Cervical cancer screening saves lives

  • Published
  • 59th Medical Wing Public Affairs

Cancer can start at any place in the body. Cervical cancer starts in the cervix. It starts when cells in the cervix grow out of control and crowd out normal cells. This makes it hard for the body to work the way it should.

The American Cancer Society estimated 14,480 new cervical cancer cases and approximately 4,290 deaths from this disease during 2021.

January is Cervical Cancer Awareness Month and the 59th Medical Wing wants women to know that cervical cancer can often be found early, and sometimes even prevented, by having regular screening tests. If detected early, cervical cancer is one of the most successfully treatable cancers.

However, cervical cancer is still the fourth-leading cause of cancer death in women worldwide. Human papillomavirus, or HPV, is the main cause of cervical cancer and is most commonly passed from one person to another during sexual intercourse. 

Risk factors associated with cervical cancer include smoking; long-term use of birth control pills multiple sex partners, a family history of cervical cancer and other factors. HPV is often asymptomatic, therefore one can have it and not be aware of its presence.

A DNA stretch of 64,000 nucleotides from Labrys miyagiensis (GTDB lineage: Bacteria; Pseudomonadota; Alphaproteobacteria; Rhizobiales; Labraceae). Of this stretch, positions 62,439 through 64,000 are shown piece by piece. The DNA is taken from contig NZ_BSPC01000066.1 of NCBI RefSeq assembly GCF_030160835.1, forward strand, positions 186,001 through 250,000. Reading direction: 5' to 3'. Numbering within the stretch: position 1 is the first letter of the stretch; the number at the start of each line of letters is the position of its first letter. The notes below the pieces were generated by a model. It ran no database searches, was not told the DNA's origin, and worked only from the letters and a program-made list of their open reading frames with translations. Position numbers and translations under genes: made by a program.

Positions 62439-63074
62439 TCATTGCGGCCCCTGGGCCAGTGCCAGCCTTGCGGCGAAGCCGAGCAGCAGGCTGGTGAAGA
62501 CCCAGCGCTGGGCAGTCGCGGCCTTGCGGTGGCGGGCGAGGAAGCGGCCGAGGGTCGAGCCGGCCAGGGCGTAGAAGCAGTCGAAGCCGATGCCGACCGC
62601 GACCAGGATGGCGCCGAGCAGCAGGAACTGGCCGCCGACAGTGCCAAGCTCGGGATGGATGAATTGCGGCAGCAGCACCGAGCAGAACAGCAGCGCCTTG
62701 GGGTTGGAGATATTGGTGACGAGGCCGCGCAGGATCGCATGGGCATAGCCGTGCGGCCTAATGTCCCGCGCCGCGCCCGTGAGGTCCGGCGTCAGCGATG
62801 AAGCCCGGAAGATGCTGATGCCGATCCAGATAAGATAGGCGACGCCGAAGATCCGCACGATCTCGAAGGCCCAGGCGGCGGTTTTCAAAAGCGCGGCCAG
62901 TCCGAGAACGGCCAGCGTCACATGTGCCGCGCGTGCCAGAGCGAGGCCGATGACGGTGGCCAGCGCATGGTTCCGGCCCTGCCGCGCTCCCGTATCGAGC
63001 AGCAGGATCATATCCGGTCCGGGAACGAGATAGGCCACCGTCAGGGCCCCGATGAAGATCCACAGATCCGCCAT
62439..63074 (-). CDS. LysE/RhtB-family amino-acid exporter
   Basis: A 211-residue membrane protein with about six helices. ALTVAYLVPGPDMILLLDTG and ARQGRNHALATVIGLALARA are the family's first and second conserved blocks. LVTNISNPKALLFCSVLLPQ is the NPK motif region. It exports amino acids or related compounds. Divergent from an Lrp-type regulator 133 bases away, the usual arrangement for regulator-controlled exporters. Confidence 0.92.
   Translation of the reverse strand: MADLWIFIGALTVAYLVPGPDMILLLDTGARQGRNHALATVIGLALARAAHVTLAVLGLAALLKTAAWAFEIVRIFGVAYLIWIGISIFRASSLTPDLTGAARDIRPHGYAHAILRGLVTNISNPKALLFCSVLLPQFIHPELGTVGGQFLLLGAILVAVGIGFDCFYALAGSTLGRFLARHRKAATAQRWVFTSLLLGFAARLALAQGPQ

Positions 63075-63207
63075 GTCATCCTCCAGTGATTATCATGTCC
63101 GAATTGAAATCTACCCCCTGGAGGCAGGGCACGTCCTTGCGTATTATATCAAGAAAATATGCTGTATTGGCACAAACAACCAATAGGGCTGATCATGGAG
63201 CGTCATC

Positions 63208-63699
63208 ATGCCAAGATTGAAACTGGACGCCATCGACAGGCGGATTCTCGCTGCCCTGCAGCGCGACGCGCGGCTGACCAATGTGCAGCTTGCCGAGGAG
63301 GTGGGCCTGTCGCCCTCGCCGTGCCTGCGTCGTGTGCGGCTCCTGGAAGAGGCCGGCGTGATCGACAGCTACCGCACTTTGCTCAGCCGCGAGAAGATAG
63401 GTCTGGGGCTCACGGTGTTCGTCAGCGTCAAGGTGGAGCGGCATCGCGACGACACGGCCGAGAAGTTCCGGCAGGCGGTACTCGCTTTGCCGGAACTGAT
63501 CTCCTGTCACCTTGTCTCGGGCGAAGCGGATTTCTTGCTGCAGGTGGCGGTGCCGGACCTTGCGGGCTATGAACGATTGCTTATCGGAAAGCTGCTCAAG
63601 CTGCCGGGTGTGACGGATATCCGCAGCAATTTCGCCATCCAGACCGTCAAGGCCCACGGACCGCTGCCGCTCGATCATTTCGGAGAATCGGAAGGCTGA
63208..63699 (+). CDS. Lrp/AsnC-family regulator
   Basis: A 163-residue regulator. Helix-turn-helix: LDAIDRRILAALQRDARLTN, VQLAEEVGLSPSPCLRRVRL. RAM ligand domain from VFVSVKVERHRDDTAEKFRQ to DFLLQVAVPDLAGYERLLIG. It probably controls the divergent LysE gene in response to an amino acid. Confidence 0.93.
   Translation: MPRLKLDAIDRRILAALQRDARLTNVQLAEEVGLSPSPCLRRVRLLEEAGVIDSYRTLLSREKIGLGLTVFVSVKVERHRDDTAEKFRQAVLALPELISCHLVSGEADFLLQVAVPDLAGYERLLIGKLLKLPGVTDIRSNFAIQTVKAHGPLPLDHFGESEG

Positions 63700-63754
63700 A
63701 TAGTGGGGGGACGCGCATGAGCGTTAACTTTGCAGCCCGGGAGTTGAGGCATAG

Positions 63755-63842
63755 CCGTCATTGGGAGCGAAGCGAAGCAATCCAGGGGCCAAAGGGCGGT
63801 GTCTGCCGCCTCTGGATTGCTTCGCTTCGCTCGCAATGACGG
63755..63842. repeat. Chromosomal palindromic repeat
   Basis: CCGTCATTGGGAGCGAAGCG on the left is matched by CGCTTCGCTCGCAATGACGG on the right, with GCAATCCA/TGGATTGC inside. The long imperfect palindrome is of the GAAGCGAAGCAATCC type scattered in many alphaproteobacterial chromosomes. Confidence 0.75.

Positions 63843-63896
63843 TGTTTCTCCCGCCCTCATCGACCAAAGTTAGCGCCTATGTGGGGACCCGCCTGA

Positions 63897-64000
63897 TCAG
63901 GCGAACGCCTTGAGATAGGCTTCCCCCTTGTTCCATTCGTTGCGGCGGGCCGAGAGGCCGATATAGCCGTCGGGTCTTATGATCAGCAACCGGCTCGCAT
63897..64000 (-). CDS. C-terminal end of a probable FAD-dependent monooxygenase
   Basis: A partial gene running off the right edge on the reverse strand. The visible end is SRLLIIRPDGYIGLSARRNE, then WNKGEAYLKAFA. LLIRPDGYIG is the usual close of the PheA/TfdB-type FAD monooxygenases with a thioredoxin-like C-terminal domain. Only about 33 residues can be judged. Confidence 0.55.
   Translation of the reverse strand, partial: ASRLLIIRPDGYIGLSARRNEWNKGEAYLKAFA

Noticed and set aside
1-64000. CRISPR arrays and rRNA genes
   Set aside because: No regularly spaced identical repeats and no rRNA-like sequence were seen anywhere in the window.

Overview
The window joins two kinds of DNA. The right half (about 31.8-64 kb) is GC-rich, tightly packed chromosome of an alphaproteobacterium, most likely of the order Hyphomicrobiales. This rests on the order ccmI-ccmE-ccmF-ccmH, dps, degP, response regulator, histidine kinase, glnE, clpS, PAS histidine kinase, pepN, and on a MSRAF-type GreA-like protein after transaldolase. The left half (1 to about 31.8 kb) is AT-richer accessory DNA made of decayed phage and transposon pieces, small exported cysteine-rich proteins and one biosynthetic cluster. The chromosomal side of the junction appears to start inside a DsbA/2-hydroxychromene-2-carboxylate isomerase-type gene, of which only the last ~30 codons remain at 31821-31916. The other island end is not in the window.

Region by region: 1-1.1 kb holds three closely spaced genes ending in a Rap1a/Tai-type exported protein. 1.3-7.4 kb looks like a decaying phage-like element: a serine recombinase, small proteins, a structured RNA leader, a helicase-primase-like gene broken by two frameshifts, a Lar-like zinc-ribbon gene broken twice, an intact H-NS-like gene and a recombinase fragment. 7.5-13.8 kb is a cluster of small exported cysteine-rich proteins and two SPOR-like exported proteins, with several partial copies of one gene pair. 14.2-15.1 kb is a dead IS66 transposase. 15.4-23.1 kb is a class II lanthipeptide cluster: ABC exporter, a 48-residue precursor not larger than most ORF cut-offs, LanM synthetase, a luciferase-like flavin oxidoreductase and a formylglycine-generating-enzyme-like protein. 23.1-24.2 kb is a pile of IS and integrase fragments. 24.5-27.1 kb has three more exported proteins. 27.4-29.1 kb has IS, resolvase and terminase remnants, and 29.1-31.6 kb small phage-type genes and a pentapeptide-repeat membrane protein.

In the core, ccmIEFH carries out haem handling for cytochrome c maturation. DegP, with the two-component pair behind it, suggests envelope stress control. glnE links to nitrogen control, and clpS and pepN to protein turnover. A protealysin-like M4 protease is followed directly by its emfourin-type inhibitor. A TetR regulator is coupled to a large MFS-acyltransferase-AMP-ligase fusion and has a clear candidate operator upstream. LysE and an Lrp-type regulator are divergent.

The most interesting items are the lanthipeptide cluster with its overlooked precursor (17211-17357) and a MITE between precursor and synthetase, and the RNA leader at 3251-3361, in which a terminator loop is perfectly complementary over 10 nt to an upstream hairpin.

The two important screening tests for detection of and early intervention for cervical cancer are the Pap smear and HPV tests.  The Pap test looks for cell changes on the cervix that may become cervical cancer if not treated appropriately. The HPV test detects the HPV which causes cellular changes.

HPV is a common virus that can cause six types of cancer. While there is no treatment for HPV, there is a vaccine that can prevent it.

Parents of children between ages 9 and 12 should talk to their doctor about the HPV vaccine. Vaccinating your child at the recommended ages can help keep them healthy well into adulthood and is the best way to prevent HPV cancers later in life.

It is important to consult with your doctor or health care provider about getting essential vaccines during the COVID-19 pandemic.

Women ages 21-29 should receive the Pap screening exam every three years unless more frequent screening is recommended. Women ages 30-65 should receive the Pap screening and the HPV test every five years unless more frequent screening is recommended.

These screening exams can be scheduled by calling 210-916-9900. For more information, visit the American Cancer Society’s website at https://www.cancer.org/cancer/cervical-cancer.html